Access to Dreamland

Before we could start creating Dreamland, we had to organise efficient access. Even though Gaë and Pauline (the wonderful previous owners), who are still renting, graciously said we can work around them, we wanted to do it with as little affect on them as possible. We also wanted to avoid having to jump the fence every time. Although my wife loves going for a challenge such as jumping a fence, you can’t realistically jump the fence with a wheelbarrow filled with tools or mulch. We also wanted to avoid the long walk around. Even though Dreamland lies back-to-back with Homeland, according to Google maps it’s exactly 549.56 meters around the block from the one driveway to the other. And yes, even the 0.56 of a meter counts when you are pushing a loaded wheelbarrow! And so the construction work to access Dreamland began...

Secondary driveway

On the front side, we wanted to create a secondary “access road” from the real driveway to the back of the property. We wanted this fenced off from the living space, so we and other workers can access the back part of Dreamland without interfering with Gaë and Pauline . In later years if we can develop Dreamland to its full potential this would then become a very useful working entrance. As a side benefit we can always grow kiwi berries all over the fence, or maybe passion fruit? An edible fence is definitely better than just an ordinary fence.

The first part of this job was to move some parts of the large bed back to create a 3.5m wide access road. According to my friends at The Mulch Centre, that’s how wide you need to drive a big truck on. So we started hacking back some of the growth, transplanted some of the border and removed the rest for later composting.

 

Driveway clearing

Clearing the secondary driveway

 

Next we looked at putting a small fence along the access road to separate it from the house’s living space. I got a few quotes for fences but they were a) ridiculously expensive and b) the guys would take a month to get a gap in their schedule to come and put it in. We didn’t have that luxury, neither of money, nor of time. Especially not time because we needed to get the majority of the trees planted in winter. So off we went to our favourite hardware warehouse and came back with untreated cedar posts and some stiff fencing material – mostly because I don’t have the tools nor the skills to do fence work with floppy chicken wire – well, not neatly anyway. Fencing and working with wire is one of my weakest points, but with some help from Adrien (Gaë and Pauline’s son) and Markus I think we did OK in the end. And when you look all the way down it from one end to the other, “straight” is a fair descriptive word to use! Anyway, Kiwi berries will eventually grow nicely all over it.

 

Fence

Markus helping to pull the fence straight

 

Gateway to Dreamland

From our existing property we initiated work on direct access to Dreamland before doing the driveway and fencing. As I was not yet really confident to work neatly with fence wire, we contracted a company to install two gates between the two properties. They took forever to start on the job, but in the end they did a neat job with thick untreated cedar posts and some nice wide gates that the ride-on mower and wheelbarrows can easily go through. We placed one gate near the envisioned chicken coup and one right at the back for access into Dreamland’s planned work area.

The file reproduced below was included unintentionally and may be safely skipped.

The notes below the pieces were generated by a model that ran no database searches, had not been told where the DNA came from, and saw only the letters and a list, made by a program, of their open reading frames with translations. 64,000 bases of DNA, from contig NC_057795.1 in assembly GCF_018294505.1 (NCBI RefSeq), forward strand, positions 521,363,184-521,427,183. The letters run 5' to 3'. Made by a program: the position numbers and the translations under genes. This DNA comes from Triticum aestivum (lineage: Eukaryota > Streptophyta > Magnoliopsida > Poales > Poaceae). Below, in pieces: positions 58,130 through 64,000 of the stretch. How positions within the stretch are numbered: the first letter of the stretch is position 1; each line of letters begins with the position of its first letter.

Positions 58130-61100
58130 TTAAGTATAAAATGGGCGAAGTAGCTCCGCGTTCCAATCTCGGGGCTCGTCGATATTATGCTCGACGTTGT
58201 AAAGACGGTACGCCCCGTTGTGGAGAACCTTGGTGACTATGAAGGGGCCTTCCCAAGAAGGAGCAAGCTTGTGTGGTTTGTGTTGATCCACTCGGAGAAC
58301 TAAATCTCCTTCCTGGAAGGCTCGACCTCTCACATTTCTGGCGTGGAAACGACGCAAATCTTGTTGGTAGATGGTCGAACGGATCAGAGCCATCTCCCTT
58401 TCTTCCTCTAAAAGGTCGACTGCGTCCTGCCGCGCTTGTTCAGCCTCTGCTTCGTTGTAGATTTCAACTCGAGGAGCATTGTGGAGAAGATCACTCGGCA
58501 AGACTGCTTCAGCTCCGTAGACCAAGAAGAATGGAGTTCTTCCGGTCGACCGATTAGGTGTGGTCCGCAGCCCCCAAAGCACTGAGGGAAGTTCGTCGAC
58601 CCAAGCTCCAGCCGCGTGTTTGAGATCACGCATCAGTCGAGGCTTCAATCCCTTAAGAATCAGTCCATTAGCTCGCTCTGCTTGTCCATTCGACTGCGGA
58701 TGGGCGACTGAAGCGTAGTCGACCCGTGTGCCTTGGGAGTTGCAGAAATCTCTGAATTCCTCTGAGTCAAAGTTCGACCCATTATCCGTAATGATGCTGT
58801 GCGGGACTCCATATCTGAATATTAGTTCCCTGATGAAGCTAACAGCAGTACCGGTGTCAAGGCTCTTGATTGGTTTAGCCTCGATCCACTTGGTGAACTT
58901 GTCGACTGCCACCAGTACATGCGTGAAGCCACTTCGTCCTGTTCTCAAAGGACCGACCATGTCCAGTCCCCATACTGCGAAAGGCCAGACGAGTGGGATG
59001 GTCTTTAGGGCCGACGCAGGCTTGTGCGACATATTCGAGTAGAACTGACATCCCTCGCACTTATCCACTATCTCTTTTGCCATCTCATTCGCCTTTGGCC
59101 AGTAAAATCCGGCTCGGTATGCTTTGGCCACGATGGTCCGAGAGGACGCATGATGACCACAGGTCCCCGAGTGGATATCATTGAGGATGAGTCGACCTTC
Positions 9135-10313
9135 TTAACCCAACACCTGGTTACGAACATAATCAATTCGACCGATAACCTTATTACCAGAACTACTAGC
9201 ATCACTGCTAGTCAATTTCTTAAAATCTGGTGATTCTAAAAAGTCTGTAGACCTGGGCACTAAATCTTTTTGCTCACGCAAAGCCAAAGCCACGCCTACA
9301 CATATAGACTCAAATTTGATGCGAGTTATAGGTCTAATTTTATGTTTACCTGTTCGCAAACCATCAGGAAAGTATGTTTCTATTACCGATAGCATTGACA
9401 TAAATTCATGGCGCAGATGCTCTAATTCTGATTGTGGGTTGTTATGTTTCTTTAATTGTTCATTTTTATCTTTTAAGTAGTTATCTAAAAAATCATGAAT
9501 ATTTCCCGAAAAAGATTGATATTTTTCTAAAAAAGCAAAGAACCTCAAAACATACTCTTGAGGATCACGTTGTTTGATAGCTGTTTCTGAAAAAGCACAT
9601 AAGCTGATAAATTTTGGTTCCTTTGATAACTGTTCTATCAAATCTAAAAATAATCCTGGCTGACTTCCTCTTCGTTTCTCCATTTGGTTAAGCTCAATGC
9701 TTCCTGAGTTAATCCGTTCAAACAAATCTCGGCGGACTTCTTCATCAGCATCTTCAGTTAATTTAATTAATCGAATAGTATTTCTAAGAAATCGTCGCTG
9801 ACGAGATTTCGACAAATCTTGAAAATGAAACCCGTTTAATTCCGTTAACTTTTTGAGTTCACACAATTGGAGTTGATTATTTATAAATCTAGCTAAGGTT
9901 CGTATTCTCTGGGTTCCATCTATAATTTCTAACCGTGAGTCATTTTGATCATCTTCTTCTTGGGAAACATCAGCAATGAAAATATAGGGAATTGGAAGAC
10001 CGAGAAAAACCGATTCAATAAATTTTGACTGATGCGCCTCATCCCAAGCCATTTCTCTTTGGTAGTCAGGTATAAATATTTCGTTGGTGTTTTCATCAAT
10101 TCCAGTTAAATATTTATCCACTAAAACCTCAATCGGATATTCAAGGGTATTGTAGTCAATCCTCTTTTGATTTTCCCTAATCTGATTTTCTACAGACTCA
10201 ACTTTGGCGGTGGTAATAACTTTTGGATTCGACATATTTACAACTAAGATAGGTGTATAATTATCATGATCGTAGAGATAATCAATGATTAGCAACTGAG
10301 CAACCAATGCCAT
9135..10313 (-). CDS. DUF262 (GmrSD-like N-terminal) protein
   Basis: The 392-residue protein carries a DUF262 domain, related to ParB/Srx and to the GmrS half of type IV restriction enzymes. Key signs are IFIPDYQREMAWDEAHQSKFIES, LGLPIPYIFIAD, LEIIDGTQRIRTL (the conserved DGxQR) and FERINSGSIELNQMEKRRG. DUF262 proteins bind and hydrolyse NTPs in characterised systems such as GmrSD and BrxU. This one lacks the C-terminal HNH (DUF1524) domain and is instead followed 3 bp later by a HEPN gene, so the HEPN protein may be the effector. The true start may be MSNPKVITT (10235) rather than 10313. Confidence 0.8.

We wanted to put a sign over the gate to indicate Dreamland / Homeland, more as a family fun project than for any serious signposting. Also, for anyone visiting who follows the blog, it would make sense. I enquired about signposting from a local Aboriginal culture centre, as it would have been good to have some artistry that ties back to the earth, but to this day I have not had a response from them. I googled around for some naturally rough looking carved wood signs, and the cheapest I found was for $600. So I went out to TimberZoo  – they have the most amazing reclaimed wood there  – and found a suitable piece for a large signboard at $28! So we made a family project of it to draw, carve, and artistically burn the sign.

 

Homeland gate

The Dreamland/Homeland gate from the other side

 

In retrospect I could have done the gates between the two properties myself – I had done a gate before into the berry patch. I’m sure with a bit of help or maybe renting the right tools I would have managed to pull the fence tight again, and maybe saved a few hundred. But, it is done now and we have access to our Dreamland ticked off the list!

Lessons learnt

  • If you have the time, and you measure properly, work a bit slower and neater, you can install a short fence and even gates at more than half the price a contractor would charge you. (For a really long fence, like all the way around a 3 acre property, I would still get the pros to do it – you just can’t compare at that scale.
  • Getting the family to draw and paint the sign is a really great way to get them involved, committed to making Dreamland a success, share ownership of the project and have a lot of fun together at the same time.

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